|CLIENT:||The Greening Project|
|PRODUCTION:||Nursery in a Box|
|MY ROLE:||Product Packaging Design|
Nursery in a Box is a miniature, self-contained shadehouse and planting kit that provides all the key elements to grow an Australian native garden, all in one box. The brain child of entrepreneur and founder of The Greening Project Inc., Emily Alford, Nursery in a Box is all of the above plus a rich source of much needed life experience for children and adults alike.
I was commissioned to produce the branding, promotional collateral and merchandise for the product as well as consult on some elements of the product’s outer packaging design (even though these designs didn’t quite make it to final production, due to budgetary constraints). To purchase one of these boxes or find out more about the Greening Project and their various initiatives, check out www.thegreeningproject.org
The brief for this logo was to create the impression of a journey, beginning with the Nursery in a Box product and quickly growing and expanding far beyond its origins, as if carried on a gentle breeze. As this journey gains momentum, creatures from natural world are attracted to it and become a part of its flow.
It is a metaphor for the experience of growing new life and watching it become part of nature’s cycles and food chains. An experience that many people have lost contact with in our high-tech, manufactured society.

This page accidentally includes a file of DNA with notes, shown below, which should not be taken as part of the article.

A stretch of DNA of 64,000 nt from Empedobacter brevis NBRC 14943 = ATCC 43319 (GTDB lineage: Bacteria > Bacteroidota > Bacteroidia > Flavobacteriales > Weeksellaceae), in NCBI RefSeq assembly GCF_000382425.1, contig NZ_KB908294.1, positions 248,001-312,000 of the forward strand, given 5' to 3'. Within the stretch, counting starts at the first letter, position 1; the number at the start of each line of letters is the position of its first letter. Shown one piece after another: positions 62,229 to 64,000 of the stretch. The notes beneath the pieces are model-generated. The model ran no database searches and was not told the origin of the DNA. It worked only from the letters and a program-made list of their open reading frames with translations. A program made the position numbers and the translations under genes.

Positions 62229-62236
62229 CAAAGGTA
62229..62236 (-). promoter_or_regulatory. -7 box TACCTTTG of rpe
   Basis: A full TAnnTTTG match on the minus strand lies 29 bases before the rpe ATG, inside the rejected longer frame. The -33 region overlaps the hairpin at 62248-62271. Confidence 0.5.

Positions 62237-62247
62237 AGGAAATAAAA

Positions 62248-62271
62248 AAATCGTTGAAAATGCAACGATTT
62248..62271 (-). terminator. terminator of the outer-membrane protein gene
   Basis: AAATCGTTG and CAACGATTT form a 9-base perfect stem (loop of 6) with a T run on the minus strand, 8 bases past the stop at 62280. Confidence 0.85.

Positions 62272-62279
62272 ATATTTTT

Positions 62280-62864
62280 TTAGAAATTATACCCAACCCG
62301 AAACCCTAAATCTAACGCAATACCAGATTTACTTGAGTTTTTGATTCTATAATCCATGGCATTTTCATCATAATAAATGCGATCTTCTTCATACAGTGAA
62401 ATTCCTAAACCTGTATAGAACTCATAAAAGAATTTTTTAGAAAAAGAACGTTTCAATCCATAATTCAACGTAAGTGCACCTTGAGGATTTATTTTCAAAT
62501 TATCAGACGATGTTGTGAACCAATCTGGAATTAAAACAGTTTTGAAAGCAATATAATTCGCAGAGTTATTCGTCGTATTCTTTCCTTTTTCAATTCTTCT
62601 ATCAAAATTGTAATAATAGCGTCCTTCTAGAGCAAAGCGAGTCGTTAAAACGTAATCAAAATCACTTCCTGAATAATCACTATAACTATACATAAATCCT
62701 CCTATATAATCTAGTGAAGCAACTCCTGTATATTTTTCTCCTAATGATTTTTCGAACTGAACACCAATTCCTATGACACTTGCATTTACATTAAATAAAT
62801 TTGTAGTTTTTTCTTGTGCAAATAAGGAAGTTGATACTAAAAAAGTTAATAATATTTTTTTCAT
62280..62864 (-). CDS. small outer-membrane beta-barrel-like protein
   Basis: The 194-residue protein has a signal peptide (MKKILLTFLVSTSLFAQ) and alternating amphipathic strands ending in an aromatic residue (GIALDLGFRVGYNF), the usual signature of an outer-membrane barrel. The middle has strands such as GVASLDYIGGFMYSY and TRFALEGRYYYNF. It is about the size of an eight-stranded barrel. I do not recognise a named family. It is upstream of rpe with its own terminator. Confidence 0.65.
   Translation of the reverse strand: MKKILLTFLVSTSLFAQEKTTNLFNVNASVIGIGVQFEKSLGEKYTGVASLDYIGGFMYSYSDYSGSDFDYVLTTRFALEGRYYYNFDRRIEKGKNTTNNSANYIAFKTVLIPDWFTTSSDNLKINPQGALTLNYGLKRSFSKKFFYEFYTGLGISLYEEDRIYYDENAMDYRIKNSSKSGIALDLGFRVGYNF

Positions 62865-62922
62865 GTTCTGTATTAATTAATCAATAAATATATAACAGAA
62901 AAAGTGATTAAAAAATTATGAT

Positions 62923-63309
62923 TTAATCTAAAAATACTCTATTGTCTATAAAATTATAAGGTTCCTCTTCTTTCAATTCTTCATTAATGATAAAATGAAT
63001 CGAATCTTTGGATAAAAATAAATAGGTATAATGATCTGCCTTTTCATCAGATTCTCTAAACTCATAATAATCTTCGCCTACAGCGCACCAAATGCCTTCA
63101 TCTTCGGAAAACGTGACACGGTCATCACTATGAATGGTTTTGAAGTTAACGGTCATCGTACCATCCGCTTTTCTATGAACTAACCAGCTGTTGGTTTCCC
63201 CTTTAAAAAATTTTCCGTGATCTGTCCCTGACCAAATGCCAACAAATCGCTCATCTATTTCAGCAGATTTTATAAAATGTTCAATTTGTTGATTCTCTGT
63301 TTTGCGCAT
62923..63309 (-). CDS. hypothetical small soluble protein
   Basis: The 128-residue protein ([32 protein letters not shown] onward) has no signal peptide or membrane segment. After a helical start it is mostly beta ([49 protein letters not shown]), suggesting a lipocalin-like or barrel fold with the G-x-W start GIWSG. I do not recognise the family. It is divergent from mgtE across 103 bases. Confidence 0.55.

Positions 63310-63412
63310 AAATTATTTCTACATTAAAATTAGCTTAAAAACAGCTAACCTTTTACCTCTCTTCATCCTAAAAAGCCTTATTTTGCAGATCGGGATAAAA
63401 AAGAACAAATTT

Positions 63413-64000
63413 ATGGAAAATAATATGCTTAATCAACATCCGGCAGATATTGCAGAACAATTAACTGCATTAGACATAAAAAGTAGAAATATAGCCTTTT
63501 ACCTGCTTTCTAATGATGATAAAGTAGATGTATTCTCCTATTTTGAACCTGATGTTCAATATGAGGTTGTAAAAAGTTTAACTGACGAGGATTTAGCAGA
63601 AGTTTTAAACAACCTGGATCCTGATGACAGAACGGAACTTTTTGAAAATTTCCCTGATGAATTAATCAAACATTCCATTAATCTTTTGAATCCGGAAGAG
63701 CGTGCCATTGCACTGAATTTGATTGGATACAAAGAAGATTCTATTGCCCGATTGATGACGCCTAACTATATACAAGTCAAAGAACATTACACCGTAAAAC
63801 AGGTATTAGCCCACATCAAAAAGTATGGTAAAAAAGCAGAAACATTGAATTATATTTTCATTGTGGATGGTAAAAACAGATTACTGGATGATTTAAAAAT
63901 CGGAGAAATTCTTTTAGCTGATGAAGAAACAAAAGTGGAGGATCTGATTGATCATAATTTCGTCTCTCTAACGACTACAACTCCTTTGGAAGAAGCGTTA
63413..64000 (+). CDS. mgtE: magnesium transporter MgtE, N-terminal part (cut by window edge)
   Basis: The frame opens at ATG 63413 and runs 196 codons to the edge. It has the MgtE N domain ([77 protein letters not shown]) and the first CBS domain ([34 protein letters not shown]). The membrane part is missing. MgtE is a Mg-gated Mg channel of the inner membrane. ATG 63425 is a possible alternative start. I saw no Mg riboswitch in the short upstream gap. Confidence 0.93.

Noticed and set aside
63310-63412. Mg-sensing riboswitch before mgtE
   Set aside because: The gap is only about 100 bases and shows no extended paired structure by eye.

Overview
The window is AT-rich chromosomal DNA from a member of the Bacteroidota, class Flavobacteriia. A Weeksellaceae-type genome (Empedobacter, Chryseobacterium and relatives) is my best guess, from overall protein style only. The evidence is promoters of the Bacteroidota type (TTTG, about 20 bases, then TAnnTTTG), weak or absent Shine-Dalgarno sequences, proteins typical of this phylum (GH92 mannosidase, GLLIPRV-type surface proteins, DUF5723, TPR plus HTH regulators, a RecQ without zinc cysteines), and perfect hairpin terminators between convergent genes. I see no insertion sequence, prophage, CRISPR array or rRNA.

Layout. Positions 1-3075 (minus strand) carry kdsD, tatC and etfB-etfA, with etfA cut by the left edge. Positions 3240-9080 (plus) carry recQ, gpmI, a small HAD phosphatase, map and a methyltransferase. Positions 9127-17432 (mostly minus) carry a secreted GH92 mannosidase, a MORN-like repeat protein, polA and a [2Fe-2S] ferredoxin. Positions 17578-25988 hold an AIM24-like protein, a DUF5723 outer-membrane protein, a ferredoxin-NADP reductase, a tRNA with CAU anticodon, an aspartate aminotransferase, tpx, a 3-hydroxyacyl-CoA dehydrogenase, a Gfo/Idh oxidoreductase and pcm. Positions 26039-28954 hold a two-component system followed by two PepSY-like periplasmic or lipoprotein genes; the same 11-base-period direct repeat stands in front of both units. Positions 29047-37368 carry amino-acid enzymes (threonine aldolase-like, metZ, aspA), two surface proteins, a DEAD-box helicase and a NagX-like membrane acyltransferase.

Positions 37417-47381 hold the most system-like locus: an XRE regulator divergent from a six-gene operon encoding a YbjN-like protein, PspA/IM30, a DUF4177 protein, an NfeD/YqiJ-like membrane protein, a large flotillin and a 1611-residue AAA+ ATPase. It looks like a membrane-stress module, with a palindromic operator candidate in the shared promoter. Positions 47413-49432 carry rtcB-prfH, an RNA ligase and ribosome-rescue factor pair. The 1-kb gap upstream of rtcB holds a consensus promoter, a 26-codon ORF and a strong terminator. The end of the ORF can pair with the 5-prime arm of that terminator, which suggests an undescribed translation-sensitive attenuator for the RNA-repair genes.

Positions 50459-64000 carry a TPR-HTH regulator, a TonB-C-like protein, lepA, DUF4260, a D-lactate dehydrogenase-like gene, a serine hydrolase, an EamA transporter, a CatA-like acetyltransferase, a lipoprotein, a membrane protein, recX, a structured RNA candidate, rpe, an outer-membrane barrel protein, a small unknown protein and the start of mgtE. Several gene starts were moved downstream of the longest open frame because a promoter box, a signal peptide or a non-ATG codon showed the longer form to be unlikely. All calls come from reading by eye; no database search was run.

The product’s design was such that all it’s components could be packed into a large, green plastic crate that would form the base of the shadehouse. To fit with The Greening Project’s strong environmental values, the initial brief was to develop a “lid” for the crate that would use the least amount of packaging possible, while holding all the components in place during transit and still remaining stackable.
Version 1 was a die-cut, reinforced cardboard design that fit the inside lip of the crate, allowing tabs for standard packaging straps to hold it down and secure the contents. Because these straps would cross the design at two points it was necessary to incorporate space for them in the layout.
Version 2 removed the need for complex die-cutting, by having the lid flush to the top of the crate. This created more space inside for components and reduced the production cost, but meant stacking would risk damaging the design, as each crate sits within the lip of the last.
My understanding is that due to the concerns of having bagged soil packed within the product, a more enclosed solution was required and the production version is a straight up cardboard box. My hope is that at some point in the future, version 2 will at least wind up a large sticker on the product box now that it can’t be used as a lid.
Branded Material and Merchandise
The below flyer was created to promote the Nursery in a Box packages at local growers markets and events.